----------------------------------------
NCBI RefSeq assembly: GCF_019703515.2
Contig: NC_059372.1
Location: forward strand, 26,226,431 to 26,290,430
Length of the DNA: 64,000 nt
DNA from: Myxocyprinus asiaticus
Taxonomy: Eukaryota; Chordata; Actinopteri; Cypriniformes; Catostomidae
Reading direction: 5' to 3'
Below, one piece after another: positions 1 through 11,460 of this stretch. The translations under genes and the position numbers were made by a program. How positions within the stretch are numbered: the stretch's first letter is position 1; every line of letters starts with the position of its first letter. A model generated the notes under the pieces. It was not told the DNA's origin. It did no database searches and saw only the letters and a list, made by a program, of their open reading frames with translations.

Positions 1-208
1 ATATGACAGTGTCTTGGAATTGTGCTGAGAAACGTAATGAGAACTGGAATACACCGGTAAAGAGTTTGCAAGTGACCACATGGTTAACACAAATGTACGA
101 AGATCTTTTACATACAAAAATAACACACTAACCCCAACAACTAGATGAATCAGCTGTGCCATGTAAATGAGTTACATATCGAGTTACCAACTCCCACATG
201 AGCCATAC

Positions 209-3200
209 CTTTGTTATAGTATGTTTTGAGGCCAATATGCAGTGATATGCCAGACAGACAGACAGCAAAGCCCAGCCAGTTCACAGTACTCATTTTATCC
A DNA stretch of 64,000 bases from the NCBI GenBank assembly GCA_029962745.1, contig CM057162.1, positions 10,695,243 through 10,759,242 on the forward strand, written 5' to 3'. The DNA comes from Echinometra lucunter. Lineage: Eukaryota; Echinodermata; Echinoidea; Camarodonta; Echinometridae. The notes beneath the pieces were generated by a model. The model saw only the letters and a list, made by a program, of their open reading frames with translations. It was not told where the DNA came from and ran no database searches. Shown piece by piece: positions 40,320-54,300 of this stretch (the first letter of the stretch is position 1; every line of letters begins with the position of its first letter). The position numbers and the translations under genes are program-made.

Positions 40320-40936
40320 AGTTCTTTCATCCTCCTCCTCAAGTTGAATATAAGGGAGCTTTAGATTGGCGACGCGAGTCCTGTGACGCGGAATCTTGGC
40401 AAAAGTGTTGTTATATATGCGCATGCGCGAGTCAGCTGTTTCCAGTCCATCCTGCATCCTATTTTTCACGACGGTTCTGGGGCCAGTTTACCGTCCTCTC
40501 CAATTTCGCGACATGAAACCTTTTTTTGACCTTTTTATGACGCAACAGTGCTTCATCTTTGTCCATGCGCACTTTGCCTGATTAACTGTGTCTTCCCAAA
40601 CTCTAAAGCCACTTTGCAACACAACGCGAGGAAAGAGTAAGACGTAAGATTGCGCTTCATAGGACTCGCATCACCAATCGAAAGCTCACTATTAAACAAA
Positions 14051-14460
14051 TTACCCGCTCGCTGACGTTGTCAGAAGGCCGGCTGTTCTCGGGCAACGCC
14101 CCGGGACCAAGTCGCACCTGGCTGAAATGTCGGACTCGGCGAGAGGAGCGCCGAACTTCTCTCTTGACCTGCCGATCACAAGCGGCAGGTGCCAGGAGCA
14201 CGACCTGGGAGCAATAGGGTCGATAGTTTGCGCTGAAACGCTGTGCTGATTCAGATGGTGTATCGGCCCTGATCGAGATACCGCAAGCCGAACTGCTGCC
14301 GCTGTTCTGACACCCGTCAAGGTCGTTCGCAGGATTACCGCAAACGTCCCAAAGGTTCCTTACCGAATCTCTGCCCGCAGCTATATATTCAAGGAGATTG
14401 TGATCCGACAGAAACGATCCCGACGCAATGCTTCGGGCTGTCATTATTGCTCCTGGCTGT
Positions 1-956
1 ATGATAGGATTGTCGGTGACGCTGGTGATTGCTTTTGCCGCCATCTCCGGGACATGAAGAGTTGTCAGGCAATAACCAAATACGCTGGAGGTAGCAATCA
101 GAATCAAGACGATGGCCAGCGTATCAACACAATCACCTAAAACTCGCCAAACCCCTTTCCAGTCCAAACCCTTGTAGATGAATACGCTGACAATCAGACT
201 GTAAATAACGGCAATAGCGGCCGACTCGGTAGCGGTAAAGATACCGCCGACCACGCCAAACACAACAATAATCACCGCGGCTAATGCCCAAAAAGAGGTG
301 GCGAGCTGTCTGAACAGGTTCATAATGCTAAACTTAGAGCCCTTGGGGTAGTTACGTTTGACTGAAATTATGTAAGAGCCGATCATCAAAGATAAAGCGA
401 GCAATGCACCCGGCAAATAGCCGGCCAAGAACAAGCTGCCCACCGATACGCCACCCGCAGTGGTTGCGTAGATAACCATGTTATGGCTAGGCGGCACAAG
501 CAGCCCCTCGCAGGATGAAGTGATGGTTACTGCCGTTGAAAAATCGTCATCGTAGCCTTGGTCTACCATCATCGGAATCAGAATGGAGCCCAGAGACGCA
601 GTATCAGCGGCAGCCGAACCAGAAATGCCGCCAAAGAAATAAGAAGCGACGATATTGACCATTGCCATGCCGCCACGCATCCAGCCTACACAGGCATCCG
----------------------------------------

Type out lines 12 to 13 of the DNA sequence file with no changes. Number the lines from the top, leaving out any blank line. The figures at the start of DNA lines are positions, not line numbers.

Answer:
201 AGCCATAC

Positions 209-3200